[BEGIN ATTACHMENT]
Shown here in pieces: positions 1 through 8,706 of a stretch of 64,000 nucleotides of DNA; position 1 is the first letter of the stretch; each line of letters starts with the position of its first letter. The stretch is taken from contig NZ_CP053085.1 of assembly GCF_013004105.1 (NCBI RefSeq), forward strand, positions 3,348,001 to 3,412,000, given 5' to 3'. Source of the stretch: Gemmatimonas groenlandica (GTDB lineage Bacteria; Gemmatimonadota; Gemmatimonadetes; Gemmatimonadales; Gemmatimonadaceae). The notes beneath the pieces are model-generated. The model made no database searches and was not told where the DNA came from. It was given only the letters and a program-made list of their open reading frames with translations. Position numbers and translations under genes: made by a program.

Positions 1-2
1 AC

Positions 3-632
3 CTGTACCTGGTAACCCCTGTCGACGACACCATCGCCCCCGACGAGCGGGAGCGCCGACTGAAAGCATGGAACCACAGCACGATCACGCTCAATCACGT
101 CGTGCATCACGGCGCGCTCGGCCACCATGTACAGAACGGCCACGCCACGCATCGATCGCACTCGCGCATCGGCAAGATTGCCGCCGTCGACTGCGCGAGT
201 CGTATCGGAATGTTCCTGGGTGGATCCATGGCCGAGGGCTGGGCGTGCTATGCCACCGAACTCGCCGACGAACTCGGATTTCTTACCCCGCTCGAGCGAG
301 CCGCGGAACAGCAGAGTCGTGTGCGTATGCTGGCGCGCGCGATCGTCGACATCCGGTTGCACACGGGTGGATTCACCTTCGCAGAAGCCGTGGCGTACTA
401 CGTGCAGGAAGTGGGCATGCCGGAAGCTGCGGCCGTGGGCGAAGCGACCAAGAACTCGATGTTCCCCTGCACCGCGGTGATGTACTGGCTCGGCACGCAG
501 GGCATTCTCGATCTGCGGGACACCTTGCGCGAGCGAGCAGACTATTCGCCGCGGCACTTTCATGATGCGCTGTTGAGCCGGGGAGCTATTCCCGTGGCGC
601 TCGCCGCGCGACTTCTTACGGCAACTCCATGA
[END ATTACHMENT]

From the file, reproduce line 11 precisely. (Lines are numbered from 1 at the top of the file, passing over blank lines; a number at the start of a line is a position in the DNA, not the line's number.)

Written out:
601 TCGCCGCGCGACTTCTTACGGCAACTCCATGA